Counsel for CWT submits that the only power of WCA in this context is set out in 4(c) of the Water Corporation of Anguilla Act is the power to enter into agreements to purchase potable water for distribution by the Corporation. Counsel states this power does not enable WCA to solicit bids for the construction of a plant or the buyout of the existing plant or other remits in the Invitation to Tender published on 26 th January 2018.
The authorizing power for the WCA is the Water Corporation of Anguilla Act which states at section 3, the objects of the Corporation as follows;
“3. The objects of the Corporation are to engage in activities to-
(a) Manage and operate a piped water system in such a manner that the public has a supply of potable water that is reliable efficient and economic
(b) Maintain and from time to time to repair, alter or replace, in whole or in part, the waterworks of the Corporation; and
(c) Upgrade and extend the waterworks of the Corporation to all parts of Anguilla to the extent that it is reasonable to do so.”
The general powers of the Corporation are listed in section 4 which states in part as follows;
“4. In addition to the other powers conferred upon the Corporation in this Act and the regulations, the Corporation has the power to do all things necessary for, or ancillary or incidental to, the carrying out of its objects, including the power –
c) To enter into agreements to purchase potable water for distribution by the Corporation
d) To design, construct, acquire by purchase, lease or otherwise and operate facilities to provide potable water for distribution by the Corporation;
f) To contract with any person for the supply to, or by, the Corporation of any goods or services.”
The objective of the WCA Invitation to Tender is stated as follows;
“WCA is pursuing the improvement of the supply of drinking water and will sign a Water Supply Agreement [WSA]for the years 2018 – 2028 [The Project]with stringent supply conditions, guarantees and enforcement possibilities. The Project includes as well the increase of the seawater reverse osmosis [swro]production capacity on the island of a new drinking water reservoir.”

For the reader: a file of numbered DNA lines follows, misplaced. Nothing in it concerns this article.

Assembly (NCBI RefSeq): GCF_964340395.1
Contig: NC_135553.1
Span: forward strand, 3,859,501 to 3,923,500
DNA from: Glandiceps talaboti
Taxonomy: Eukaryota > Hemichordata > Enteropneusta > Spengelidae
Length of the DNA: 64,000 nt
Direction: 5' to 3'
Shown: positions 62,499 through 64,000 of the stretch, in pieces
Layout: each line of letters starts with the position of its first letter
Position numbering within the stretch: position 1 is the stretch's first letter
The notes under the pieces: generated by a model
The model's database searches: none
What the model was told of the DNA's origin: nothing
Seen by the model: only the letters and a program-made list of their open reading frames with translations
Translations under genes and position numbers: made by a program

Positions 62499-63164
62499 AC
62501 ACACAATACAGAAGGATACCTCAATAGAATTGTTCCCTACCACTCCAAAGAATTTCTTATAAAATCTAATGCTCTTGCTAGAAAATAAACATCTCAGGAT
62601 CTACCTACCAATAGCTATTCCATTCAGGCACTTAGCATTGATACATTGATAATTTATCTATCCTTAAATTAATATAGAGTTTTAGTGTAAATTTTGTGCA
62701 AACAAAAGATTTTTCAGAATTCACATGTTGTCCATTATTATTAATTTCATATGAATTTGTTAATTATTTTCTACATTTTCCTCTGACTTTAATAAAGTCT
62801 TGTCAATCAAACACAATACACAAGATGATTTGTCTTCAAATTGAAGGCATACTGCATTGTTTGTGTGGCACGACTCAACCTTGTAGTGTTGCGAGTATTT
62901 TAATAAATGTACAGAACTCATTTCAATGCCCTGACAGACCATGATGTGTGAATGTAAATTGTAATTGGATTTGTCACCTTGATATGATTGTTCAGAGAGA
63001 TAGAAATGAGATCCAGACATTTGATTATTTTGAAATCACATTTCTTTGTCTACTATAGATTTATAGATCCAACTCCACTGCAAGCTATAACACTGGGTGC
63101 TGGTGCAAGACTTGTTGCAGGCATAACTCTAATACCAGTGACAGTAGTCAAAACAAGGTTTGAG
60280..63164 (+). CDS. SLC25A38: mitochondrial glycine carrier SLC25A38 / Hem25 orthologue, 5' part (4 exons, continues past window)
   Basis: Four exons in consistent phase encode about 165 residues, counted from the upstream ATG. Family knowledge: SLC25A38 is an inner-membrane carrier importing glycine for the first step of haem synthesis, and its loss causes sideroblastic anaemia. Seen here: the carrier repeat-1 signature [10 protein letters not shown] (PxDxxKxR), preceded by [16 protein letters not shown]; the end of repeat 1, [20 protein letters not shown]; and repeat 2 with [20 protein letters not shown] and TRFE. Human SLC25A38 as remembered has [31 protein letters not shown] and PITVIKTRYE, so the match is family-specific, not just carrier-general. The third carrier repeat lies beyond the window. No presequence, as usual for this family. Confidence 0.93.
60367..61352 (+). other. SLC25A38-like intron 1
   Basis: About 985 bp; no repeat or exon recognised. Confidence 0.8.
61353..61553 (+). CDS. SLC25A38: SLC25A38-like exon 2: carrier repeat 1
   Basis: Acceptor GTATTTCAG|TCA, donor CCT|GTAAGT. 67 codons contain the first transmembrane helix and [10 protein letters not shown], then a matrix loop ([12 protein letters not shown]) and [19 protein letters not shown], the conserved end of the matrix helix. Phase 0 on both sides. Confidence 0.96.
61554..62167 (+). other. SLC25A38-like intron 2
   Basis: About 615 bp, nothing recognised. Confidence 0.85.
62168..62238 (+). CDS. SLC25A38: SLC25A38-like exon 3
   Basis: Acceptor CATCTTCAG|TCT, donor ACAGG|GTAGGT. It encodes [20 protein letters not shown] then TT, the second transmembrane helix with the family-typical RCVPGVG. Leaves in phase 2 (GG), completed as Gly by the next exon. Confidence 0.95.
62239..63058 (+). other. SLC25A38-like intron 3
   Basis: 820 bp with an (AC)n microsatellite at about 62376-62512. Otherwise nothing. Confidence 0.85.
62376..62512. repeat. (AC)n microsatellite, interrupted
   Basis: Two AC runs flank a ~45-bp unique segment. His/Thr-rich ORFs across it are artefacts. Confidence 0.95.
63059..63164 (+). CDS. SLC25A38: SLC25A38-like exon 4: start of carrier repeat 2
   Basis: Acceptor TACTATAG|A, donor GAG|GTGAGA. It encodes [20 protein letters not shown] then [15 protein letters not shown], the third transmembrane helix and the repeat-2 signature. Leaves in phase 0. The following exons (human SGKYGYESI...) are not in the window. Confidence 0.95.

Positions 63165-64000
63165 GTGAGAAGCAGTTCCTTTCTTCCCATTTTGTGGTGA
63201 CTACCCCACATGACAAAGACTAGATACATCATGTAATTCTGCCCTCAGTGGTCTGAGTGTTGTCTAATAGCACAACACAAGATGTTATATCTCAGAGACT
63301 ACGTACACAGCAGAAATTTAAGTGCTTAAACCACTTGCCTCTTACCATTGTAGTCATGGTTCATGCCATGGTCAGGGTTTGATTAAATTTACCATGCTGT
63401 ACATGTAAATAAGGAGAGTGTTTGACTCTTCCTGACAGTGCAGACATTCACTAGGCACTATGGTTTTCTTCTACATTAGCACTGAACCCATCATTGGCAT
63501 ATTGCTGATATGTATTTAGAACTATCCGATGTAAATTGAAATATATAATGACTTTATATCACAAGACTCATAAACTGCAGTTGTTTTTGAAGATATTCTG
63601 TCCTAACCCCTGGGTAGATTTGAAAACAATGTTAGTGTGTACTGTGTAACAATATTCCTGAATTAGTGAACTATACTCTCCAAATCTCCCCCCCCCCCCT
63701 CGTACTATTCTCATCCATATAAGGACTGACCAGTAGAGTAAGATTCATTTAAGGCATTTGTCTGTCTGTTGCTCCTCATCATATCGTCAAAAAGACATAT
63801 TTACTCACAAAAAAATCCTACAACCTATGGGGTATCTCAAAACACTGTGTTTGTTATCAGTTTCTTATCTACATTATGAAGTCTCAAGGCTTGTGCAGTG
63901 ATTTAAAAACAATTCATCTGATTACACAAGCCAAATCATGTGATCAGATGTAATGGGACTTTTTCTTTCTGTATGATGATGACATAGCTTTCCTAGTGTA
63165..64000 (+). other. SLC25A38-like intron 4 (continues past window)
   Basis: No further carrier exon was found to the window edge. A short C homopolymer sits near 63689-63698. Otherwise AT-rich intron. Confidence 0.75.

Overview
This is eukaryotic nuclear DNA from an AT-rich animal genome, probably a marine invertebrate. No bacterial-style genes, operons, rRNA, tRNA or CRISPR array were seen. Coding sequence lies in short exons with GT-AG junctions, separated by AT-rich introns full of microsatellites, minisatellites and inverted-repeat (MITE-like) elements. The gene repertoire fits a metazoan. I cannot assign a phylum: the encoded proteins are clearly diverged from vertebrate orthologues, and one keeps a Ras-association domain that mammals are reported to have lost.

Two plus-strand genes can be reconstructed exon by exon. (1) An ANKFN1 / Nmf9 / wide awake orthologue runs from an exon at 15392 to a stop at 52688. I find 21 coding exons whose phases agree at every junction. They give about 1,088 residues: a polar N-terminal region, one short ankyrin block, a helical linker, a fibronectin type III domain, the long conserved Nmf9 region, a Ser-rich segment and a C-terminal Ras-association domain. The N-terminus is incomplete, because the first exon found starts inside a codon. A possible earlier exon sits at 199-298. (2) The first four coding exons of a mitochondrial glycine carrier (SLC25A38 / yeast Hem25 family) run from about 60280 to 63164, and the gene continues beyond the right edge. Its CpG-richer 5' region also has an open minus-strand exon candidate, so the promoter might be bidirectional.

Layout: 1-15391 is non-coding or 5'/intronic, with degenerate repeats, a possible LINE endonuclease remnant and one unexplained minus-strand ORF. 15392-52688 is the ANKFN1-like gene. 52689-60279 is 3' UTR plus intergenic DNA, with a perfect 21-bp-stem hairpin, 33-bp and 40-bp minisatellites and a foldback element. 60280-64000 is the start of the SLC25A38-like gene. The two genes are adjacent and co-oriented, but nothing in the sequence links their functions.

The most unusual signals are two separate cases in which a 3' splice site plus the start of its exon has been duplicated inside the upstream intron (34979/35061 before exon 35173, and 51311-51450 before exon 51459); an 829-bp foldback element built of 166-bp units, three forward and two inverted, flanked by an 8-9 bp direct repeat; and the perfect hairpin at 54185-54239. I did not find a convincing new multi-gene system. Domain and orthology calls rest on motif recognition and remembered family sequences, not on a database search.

The Invitation to Tender stated that WCA will tender the WSA in view of the investments required and the financial implications acting in agreement with applicable procurement guidelines. It stated that the Project includes;
1. A ten-year Build-Own-Operate and Transfer Agreement for the guaranteed daily supply of defined volumes of water ;
2. The buy-out of an Existing Plant with 2 swro units of 250,000 US Gallons per day per unit;
3. The construction of a New Plant with a capacity of at least 250,000 US Gallons per day;
4. The future expansion, with a similar unit;
5. The supply of a Storage Reservoir of 1.5 million US Gallons;
6. Appurtenances (lines and valves).”
Counsel for the claimant submits that the only relevant power of WCA is to enter into agreements to purchase potable water for distribution by the Corporation. Counsel submits that the power does not enable WCA to solicit bids for the construction of a plant, buyout of an existing plant and all other stipulations mention above and found in the Invitation to Tender.
I do not accept that WCA is so limited as suggested by counsel given not only the objectives of the Corporation, but also its power to do all things necessary for, or ancillary or incidental to, the carrying out of its objects. It is clear that WCA is charged to manage the demand for potable water, maintain, repair and replace waterworks as well as upgrade and extend waterworks and that in my view naturally encompasses the objectives of the Project.
Additionally section 4 confers a discretionary power which must be exercised in accordance with the objects of the WCA. It must be that the decision to tender the Project with its stipulations, is in accordance with the objects of the Act. Was the decision of WCA to solicit bids for the tender of the WSA, an activity in pursuit of the object to manage and operate a piped water system in such a manner that the public has a supply of potable water that is reliable, efficient and economic? It is the court’s view that it must be.